Gender equality not just a necessity for creatives, but vital for a better society says Tinderflint founder

Gender equality not just a necessity for creatives, but vital for a better society says Tinderflint founder

Amid the tidal wave of sexual assault and harassment allegations made by women against powerful men like Harvey Weinstein, it is more important to drive gender equality within creative industries, according to digital production agency, Tinderflint's client services director and founder, Eliot Carroll.

However, the discussion should not just be limited to those working in the creative spaces, he adds, as gender equality is an essential basis for building a better society.

The London based agency is taking the pledge with #FreeTheBid, an initiative to tackle the inequality within the industry by giving female directors equal opportunity to pitch on commercial jobs, and will be getting involving themselves with a number of other such initiatives over the coming months.

In an interview with The Drum, Carroll outlined why he wants to ensure female talent is given the opportunity to shine through and how Tinderflint is realising that goal.

How critical do you think is the role of content creators in trying to diminish workplace bias, especially when it comes to gender inequality? Is that the reason behind your recent pledge to FreeTheBid?

I feel that everyone has a role to play in tackling inequality in the workplace. The creative industry is still very much dominated by white middle-classes, with specific roles still being made up predominantly by men. This balance needs to be addressed, not only from a moral perspective but also from a creative one. Opening up the industry to a diverse range of talent can only improve the work we create and ensure that the industry speaks from a multitude of viewpoints and perspectives. As content creators I feel we need to be mindful not only of the content we produce but also the way in which we produce it.

As such, I’m keen to make sure that talented people are given the chances they deserve. Tinderflint was in part set up because as we wanted to make a tangible difference through our work. It became apparent last year that we weren’t doing enough to tackle some of the inequality issues that exist within our industry and, so we made a conscious decision to try and rectify that.

After signing a number of female directors to our roster we heard about #FreeTheBid and were very interested in becoming involved with the scheme.

Our industry is painfully aware of the lack of female creatives, but do you think enough attempts are being made to remedy that?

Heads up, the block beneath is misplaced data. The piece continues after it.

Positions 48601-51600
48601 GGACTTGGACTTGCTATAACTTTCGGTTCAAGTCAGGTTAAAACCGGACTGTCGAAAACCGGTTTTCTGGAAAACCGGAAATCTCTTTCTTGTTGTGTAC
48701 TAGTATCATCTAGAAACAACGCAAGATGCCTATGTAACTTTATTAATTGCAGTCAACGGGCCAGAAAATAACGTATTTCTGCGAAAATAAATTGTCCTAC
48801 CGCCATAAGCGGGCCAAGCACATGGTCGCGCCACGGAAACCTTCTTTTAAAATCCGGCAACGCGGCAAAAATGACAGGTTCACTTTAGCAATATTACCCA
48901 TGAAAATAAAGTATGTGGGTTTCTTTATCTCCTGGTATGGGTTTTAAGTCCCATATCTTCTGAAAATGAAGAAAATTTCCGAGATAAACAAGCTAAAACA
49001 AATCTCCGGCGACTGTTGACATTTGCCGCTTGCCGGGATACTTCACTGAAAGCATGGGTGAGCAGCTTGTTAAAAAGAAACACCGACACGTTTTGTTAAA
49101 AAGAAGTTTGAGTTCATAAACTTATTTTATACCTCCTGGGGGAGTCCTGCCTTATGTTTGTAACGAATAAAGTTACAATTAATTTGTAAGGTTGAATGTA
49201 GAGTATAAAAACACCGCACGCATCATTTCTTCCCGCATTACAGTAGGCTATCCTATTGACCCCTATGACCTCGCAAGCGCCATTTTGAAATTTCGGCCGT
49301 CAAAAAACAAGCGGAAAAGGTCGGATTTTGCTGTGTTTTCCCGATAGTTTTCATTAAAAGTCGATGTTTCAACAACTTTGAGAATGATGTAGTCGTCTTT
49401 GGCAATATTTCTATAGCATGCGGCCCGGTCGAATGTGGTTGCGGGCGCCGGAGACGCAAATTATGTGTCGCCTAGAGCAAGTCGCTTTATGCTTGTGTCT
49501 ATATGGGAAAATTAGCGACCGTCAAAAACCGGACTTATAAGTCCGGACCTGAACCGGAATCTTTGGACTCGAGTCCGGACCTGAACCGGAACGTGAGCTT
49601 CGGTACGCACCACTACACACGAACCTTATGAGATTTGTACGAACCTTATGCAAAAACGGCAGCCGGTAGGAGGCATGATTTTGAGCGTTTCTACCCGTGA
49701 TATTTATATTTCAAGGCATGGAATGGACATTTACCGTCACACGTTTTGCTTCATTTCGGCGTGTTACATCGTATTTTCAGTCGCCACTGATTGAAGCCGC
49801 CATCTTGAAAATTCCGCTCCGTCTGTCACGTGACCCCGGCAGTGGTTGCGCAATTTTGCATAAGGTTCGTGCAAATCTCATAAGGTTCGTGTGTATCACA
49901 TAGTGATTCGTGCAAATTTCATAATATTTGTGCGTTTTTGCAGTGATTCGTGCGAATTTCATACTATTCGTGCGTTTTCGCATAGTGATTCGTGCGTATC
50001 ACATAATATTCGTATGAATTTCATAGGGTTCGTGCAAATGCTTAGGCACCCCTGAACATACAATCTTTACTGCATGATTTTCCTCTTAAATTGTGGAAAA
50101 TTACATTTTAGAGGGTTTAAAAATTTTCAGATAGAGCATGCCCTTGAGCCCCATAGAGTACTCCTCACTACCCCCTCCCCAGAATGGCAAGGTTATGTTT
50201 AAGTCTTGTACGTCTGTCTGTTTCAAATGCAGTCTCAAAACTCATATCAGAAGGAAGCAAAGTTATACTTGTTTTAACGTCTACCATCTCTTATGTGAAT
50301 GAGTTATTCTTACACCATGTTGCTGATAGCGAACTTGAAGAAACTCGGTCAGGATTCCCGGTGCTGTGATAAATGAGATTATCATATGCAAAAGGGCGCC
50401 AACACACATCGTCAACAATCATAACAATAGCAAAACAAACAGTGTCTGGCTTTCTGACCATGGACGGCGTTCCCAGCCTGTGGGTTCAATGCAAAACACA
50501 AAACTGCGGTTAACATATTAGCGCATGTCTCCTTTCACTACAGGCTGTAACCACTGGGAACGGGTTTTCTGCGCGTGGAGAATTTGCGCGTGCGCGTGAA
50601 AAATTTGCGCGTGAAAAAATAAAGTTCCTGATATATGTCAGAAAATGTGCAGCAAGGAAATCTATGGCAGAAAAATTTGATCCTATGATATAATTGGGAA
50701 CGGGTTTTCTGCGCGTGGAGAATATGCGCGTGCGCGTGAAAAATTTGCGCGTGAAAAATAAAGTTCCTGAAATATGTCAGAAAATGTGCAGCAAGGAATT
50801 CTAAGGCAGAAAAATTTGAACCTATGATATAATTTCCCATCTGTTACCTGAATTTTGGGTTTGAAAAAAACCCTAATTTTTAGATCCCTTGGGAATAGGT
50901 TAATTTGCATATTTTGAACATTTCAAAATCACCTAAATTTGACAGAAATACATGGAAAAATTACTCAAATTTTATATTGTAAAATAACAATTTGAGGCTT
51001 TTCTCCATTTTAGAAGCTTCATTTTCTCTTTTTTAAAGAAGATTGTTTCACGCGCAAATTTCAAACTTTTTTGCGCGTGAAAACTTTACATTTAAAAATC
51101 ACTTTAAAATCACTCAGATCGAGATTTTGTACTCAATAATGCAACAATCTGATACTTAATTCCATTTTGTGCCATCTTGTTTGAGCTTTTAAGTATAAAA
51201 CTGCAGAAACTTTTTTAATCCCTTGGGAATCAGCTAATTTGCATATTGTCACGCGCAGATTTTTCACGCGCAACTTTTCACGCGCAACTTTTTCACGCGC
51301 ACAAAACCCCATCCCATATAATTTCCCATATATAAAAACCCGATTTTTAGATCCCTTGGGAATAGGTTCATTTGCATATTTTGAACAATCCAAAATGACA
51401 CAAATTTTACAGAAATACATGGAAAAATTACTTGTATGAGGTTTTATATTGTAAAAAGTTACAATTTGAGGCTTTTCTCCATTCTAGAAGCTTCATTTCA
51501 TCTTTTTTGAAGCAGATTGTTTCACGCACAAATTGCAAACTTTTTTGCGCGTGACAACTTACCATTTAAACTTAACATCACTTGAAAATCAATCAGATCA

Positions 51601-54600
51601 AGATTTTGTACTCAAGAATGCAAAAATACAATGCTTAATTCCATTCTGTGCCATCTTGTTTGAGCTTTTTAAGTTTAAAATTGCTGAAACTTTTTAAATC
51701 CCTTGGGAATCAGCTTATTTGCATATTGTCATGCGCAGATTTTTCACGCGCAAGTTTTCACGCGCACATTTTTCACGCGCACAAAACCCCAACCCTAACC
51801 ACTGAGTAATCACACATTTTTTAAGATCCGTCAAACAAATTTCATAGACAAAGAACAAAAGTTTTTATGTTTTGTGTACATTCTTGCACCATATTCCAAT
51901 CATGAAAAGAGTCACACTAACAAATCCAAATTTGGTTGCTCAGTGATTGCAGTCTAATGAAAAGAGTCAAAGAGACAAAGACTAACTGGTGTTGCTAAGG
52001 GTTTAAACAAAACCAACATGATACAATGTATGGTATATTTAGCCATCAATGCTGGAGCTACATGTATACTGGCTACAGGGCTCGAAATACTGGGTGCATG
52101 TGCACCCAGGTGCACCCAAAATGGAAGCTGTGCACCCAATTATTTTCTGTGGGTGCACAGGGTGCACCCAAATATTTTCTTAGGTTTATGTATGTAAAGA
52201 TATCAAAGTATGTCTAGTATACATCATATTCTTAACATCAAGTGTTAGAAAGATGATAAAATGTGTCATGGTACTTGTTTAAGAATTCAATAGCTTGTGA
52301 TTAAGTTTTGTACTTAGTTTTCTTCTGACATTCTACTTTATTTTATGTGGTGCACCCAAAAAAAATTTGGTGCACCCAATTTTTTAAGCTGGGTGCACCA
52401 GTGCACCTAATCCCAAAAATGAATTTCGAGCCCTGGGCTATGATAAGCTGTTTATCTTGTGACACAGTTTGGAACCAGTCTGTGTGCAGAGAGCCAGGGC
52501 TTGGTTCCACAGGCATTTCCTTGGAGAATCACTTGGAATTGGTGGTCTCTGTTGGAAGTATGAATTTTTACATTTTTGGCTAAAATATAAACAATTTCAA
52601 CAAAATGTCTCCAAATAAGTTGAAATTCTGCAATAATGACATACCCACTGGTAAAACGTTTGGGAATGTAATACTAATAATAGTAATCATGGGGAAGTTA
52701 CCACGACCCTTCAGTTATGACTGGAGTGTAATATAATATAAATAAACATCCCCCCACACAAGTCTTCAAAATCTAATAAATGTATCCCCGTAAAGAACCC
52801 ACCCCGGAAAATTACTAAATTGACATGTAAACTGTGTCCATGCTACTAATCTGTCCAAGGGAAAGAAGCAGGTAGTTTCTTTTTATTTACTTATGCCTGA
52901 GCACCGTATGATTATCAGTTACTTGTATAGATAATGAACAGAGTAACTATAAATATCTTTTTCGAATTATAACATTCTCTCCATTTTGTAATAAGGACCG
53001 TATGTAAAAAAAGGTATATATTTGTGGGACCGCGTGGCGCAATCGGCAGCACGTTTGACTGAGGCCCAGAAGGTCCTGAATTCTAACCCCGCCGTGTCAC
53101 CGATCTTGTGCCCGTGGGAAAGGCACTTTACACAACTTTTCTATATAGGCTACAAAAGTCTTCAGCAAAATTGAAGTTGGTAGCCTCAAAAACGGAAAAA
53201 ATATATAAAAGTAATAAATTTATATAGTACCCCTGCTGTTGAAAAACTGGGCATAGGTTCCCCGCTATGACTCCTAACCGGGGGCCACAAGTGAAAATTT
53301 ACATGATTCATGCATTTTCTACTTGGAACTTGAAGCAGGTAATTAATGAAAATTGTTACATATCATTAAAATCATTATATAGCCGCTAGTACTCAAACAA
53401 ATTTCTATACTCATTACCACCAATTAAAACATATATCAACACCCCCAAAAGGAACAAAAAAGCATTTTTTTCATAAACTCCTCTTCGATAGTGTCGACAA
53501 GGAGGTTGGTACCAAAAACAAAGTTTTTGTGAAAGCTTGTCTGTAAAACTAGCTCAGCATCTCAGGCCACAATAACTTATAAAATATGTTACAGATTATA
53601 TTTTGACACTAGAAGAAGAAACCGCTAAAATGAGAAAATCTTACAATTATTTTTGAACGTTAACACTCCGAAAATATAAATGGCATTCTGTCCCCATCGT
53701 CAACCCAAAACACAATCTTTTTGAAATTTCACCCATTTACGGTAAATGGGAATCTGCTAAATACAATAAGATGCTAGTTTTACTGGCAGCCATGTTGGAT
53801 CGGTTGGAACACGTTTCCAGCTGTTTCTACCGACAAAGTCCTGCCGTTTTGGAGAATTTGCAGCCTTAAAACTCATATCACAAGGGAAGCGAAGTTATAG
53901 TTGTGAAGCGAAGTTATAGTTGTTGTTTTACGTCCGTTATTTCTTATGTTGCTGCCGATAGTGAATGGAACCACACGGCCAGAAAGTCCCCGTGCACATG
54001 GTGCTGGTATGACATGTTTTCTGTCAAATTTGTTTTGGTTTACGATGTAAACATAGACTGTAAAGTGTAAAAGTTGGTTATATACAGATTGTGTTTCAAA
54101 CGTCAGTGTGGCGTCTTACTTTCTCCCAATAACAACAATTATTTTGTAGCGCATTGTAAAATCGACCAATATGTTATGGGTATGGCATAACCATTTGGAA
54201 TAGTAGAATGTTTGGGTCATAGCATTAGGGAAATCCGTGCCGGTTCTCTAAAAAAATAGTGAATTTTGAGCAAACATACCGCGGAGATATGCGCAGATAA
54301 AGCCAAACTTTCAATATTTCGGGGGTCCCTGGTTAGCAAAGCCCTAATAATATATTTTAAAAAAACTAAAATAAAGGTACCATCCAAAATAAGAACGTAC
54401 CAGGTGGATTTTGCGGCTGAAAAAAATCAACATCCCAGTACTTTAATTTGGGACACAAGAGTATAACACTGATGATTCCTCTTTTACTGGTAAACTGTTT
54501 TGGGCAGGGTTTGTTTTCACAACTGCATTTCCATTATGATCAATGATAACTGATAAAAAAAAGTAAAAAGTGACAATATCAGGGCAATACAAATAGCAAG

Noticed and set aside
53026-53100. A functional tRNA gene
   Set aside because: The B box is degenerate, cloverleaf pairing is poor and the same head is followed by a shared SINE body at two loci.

I’m painfully aware that we’re still a male dominated company and the irony that this is being written by a man is not lost on me. Less than 3% of creative directors and less that 7% of directors are women which highlights the problem that exists. This is just the tip of the iceberg, with clear examples of gender inequality very much in the news at the moment. These range from disparities in pay between men and women for doing the same job, through to serious sexual abuse highlighted by the Weinstein case and the #METOO hashtag in response.

Just being aware of the issue is not enough. We’ve been aware of problems around diversity for some time and we need to actively involve ourselves in initiatives that not only change attitudes, but change behaviour. Gender equality is not only a necessity within our industry, but an integral part of building a better society.

Do you think there is also a general mistrust of women when it comes to handling big budgets, or even certain big brands and their advertising?

While there is a distinct lack of women within certain creative roles, my experience of a production office seems to be the opposite. Most production managers and producers I’ve worked with have been women and managing budgets obviously plays a large part in those roles.

I’ve had the pleasure of working with some amazing production talent who have managed a wide range of budgets. If there is a general mistrust of women handling budgets, then they’ve clearly never worked with our team… or live in the dark ages.

When Tinderflint first came on to the scene, you became involved with IPPF’s Girls Decide? What was the idea/concept behind the videos?

The International Planned Parenthood Federation is a fantastic organisation tackling some of the issues faced by young women and girls around the world. When we got the opportunity to work with the IPPF to promote the Girls Decide Project we jumped at the chance. Filmed in 6 different countries, in 6 different regions, the series addressed some challenging and sensitive subject matter ranging from sex trafficking, through to forced marriage.

Each film was based on a specific case study and produced collaboratively with the relevant membership association. We held workshops in each country prior to filming to ensure that each film reflected the experience of the women and young girls involved. The overarching concept was based on the transformative nature of the work and how the services offered help to empower women and give them a voice.

Tinderflint was a sponsor for the DADI Awards 2017, awarding digital excellence to agencies and brands who are producing fantastic work. Register your interest now for 2018.

Danielle Gibson

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